Abu-Nimer (2004:479-501) analyzes three typical reactions of a religiocentric person to another religion: denial (e.g., Israel not allowing Arabs to purchase or use state land), defense mechanisms ("There is no salvation outside the Church"), and minimization ("We are all the children of God").

See also

References

Ali-Illahism

Ali Illahism (Persian: علی‌اللّهی‎) is a syncretic religion which has been practiced in parts of Iranian Luristan which combines elements of Shia Islam with older religions. It centers on the belief that there have been successive incarnations of the Deity throughout history, and Ali Ilahees reserve particular reverence for Ali, the son-in-law of the Islamic prophet Muhammad, who is considered one such incarnation. Various rites have been attributed as Ali Ilahian, similarly to the Yezidis, Ansaris, and all sects whose doctrine is unknown to the surrounding Muslim and Christian population. Observers have described it as an agglomeration of the customs and rites of several earlier religions, including Zoroastrianism, historically because travelogues were "evident that there is no definite code which can be described as Ali Illahism".Sometimes Ali-Illahism is used as a general term for the several denominations that venerate or deify Ali, like the Kaysanites, the Alawis or the Ahl-e Haqq/Yarsanis, others to mean the Ahl-e Haqq.

Anglicanism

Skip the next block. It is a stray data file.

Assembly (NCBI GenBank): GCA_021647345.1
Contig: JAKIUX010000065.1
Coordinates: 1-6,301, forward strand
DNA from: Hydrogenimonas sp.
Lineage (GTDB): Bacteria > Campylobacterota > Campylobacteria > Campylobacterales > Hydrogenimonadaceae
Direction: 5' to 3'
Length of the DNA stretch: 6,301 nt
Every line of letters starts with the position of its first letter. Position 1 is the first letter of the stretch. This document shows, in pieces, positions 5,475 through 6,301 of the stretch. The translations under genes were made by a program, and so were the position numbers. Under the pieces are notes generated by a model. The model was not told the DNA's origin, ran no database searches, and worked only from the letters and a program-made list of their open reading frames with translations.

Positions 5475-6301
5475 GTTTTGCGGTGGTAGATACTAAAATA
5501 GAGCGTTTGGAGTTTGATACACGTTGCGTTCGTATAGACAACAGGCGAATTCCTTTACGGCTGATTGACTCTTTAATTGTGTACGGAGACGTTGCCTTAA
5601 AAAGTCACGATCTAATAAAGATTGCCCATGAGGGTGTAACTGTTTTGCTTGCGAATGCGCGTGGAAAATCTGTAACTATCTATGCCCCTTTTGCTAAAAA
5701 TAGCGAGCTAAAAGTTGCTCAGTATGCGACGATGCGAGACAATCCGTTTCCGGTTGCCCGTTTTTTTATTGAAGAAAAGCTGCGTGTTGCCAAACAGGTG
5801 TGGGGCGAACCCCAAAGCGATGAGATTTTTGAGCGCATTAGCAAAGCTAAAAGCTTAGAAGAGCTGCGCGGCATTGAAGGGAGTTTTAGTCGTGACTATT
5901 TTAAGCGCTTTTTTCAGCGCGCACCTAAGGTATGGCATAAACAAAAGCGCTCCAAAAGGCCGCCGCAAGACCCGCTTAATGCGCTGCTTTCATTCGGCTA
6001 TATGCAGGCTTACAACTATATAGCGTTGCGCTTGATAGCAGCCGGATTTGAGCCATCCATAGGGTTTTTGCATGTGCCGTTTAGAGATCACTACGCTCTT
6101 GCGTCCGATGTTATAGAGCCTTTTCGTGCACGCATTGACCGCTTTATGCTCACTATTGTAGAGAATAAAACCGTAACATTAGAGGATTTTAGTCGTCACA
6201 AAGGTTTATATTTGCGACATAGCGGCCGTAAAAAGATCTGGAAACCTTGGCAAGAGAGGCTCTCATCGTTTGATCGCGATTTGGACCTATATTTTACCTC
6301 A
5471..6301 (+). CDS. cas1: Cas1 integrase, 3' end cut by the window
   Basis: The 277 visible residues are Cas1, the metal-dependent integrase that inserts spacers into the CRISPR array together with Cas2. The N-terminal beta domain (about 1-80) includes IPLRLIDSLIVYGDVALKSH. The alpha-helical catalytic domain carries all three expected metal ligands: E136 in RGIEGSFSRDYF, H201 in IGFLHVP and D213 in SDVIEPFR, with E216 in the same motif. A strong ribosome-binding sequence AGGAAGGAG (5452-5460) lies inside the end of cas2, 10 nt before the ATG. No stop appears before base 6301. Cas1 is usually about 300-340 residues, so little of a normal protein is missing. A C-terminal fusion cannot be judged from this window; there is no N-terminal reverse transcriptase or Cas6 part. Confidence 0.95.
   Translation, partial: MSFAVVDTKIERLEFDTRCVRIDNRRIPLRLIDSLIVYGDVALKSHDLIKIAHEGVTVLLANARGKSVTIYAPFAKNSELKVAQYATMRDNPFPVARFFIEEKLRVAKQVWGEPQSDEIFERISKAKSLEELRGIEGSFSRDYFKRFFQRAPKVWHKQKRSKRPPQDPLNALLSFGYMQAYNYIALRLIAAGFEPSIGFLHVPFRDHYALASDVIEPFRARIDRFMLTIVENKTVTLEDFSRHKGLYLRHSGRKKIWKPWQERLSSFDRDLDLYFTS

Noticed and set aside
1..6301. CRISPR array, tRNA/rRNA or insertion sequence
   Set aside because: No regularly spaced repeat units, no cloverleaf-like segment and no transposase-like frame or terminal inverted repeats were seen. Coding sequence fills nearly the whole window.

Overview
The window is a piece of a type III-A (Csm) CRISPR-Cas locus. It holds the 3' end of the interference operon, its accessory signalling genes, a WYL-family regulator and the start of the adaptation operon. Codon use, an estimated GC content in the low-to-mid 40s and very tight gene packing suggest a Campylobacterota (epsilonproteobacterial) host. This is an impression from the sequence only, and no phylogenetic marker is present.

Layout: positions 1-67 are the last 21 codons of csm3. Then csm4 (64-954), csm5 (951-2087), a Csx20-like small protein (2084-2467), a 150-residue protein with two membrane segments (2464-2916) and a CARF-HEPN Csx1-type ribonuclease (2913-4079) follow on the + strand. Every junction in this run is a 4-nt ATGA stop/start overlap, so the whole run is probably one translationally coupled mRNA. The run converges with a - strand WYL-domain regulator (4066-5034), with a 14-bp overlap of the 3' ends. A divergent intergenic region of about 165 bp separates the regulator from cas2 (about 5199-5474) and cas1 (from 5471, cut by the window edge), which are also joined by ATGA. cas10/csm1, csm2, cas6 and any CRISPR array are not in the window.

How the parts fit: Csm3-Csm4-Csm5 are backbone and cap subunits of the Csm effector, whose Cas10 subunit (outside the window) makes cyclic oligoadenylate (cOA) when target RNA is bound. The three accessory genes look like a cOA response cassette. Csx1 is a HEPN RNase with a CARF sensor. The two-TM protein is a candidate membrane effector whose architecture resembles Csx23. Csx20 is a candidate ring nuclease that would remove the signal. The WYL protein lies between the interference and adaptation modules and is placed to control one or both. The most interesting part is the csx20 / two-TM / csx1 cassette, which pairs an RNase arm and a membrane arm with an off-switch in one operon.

Anglicanism is a Western Christian tradition which has developed from the practices, liturgy, and identity of the Church of England following the English Reformation.Adherents of Anglicanism are called "Anglicans". The majority of Anglicans are members of national or regional ecclesiastical provinces of the international Anglican Communion, which forms the third-largest Christian communion in the world, after the Roman Catholic Church and the Eastern Orthodox Church. They are in full communion with the See of Canterbury, and thus the Archbishop of Canterbury, whom the communion refers to as its primus inter pares (Latin, "first among equals"). He calls the decennial Lambeth Conference, chairs the meeting of primates, and is the president of the Anglican Consultative Council. Some churches that are not part of the Anglican Communion or recognised by the Anglican Communion also call themselves Anglican, including those that are part of the Continuing Anglican movement and Anglican realignment.Anglicans base their Christian faith on the Bible, traditions of the apostolic Church, apostolic succession ("historic episcopate"), and the writings of the Church Fathers. Anglicanism forms one of the branches of Western Christianity, having definitively declared its independence from the Holy See at the time of the Elizabethan Religious Settlement. Many of the new Anglican formularies of the mid-16th century corresponded closely to those of contemporary Protestantism. These reforms in the Church of England were understood by one of those most responsible for them, Thomas Cranmer, the Archbishop of Canterbury, and others as navigating a middle way between two of the emerging Protestant traditions, namely Lutheranism and Calvinism.In the first half of the 17th century, the Church of England and its associated Church of Ireland were presented by some Anglican divines as comprising a distinct Christian tradition, with theologies, structures, and forms of worship representing a different kind of middle way, or via media, between Protestantism and Roman Catholicism – a perspective that came to be highly influential in later theories of Anglican identity and expressed in the description of Anglicanism as "Catholic and Reformed". The degree of distinction between Protestant and Catholic tendencies within the Anglican tradition is routinely a matter of debate both within specific Anglican churches and throughout the Anglican Communion. Unique to Anglicanism is the Book of Common Prayer, the collection of services in one Book used for centuries. The Book is acknowledged as a principal tie that binds the Anglican Communion together as a liturgical rather than a confessional tradition or one possessing a magisterium as in the Roman Catholic Church.